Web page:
Blown out: Missouri lags in wind production

By Jack Suntrup

Missouri doesn’t have the coal-laced hillsides of other states, yet more than 80 percent of the state’s energy comes from the fossil fuel. The black stuff is shipped in by rail or truck to feed Missouri’s energy appetite. Despite having the potential to help fuel the state with wind turbines, with energy produced in the state, investors have largely stayed out of Missouri.
Missouri was once considered a promising market. The northwestern, north-central and southwest parts of the state are ripe with powerful, sustained gusts. But there are just six wind farms in Missouri, the last being built in four years ago. In 2012, Iowa produced 12 times more wind energy than Missouri. The resources are there, but the political will to encourage investment isn’t.

In 2012, after working for years to build a wind farm in the north-central part of the state, TradeWind CEO Rob Freeman announced the company was pulling out of Missouri. He said the company would shift its focus to states where there was a “clear commitment” to wind energy.

Ouch. Meanwhile, two neighboring states—Illinois and Iowa—have invested. Here’s some of what they’re doing that Missouri isn’t.

Missouri currently only has six wind farms despite its potential. Graphic by the NRDC

Graphic by the NRDC

• Potential: Sustained gusts are important in the world of wind energy. Iowa, with a large dark blue tint, does have some advantage over Missouri. But Missouri does have potential. Most of the prime space is in the northwest corner of the state, though there are pockets of high-potential land in north-central and southwest Missouri.

• Incentives: Iowa and Illinois provide tax incentives tailored toward renewable energy. Brian Dabson, a professor at the University of Missouri who has researched the state’s energy makeup, said a barrier for growth in Missouri is that the state doesn’t have specific tax incentives for wind energy.

Iowa's energy portfolio has been diversifying since the state passed a renewable energy standard 30 years ago. Graphic from the NRDC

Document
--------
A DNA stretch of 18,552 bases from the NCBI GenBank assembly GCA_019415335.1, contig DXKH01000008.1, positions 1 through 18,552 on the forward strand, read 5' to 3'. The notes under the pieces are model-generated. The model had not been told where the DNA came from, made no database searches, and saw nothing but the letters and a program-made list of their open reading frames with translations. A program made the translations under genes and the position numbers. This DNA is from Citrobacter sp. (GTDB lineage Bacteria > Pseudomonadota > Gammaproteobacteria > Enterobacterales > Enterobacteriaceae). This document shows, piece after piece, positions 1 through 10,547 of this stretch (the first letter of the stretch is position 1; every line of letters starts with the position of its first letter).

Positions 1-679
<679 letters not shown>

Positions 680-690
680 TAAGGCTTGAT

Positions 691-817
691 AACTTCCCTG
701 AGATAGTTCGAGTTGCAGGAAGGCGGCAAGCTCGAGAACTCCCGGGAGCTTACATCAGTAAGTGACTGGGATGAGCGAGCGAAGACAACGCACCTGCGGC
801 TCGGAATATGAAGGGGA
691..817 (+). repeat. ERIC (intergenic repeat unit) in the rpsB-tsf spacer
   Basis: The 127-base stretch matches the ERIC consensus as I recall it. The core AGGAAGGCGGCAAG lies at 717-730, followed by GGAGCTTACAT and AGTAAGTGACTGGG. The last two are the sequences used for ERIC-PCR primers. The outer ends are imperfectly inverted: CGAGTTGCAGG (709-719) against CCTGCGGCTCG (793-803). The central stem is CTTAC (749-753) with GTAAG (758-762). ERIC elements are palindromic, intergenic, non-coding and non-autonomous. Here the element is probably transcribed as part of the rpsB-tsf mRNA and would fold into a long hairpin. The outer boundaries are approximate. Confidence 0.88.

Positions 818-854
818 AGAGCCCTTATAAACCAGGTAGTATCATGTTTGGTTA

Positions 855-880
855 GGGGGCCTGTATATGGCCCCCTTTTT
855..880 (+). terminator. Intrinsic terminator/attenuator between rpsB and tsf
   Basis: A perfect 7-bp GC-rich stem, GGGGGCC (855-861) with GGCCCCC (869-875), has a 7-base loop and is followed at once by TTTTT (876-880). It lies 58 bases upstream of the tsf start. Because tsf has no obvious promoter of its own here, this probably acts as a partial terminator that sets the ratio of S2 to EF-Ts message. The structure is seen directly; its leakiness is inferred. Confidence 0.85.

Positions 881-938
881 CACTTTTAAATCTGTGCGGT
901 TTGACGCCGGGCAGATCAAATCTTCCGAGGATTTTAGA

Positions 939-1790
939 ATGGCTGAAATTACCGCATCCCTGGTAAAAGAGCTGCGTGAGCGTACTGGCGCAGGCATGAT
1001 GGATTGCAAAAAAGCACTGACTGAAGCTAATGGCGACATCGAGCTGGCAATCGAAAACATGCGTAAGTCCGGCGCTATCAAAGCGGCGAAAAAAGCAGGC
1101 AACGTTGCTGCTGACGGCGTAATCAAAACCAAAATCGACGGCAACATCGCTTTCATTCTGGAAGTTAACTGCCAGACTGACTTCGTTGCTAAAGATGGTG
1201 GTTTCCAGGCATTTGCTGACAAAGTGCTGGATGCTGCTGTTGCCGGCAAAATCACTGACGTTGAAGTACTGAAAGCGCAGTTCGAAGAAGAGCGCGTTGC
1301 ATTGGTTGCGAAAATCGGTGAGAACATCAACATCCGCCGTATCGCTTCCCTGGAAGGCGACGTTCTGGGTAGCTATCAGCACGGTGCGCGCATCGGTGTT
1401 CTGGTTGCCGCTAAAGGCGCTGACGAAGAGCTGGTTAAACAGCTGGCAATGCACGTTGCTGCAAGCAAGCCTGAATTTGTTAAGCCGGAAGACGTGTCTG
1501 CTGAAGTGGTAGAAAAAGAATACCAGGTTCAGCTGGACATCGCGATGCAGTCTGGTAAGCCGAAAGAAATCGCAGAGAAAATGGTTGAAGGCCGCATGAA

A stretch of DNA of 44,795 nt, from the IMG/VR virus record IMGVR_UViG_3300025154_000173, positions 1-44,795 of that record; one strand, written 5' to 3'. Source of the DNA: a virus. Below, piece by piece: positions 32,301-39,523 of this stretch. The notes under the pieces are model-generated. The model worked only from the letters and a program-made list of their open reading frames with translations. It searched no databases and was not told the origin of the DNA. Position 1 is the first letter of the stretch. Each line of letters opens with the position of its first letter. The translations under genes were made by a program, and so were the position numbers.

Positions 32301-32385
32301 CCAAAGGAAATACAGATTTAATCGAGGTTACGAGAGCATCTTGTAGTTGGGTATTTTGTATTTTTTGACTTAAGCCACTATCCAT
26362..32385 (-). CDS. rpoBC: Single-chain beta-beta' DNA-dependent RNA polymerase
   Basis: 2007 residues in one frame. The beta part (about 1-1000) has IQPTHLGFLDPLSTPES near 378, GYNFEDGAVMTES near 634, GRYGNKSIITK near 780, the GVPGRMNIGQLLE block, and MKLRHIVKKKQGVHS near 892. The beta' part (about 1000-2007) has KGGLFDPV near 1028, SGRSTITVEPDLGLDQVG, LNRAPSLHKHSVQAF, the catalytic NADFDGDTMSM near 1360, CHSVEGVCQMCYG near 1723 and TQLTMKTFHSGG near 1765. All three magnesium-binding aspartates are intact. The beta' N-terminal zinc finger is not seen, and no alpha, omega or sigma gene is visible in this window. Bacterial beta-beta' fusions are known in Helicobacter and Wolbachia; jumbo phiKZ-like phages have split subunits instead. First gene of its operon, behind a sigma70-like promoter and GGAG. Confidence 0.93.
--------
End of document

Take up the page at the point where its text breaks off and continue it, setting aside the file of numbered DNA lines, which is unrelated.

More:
Graphic by the NRDC

• An Early Start: Iowa has had a renewable energy standard for more than 30 years, mandating a percentage of the state’s energy has to come from renewable sources. Missouri voters passed a standard in 2008. The statute mandates that Missouri must get 15 percent of its energy from renewables by 2021. Shifting from coal has been a challenge. Since adding 149 megawatts worth of wind energy to its grid in 2010, growth has stagnated. Missouri only added 1.5 megawatts the next year.

Illinois has tax incentives tailored toward the wind industry and a large Chicago market to boost demand. Graphic from the NRDC

Graphic by the NRDC

• The market: Storing and transmitting power throughout entire states is a challenge, but Chicago is a huge market that demands energy. The National Resource Defense Council argues that Missouri’s largest metros could drive demand in the state. Columbia, Mo. has been in talks with wind energy providers to satisfy its renewable energy standard.

*The above maps from the Natural Resources Defense Council and show existing projects in Iowa, Illinois and Missouri. Darker blue tints mean that area has more potential for generating enough wind for utilities.

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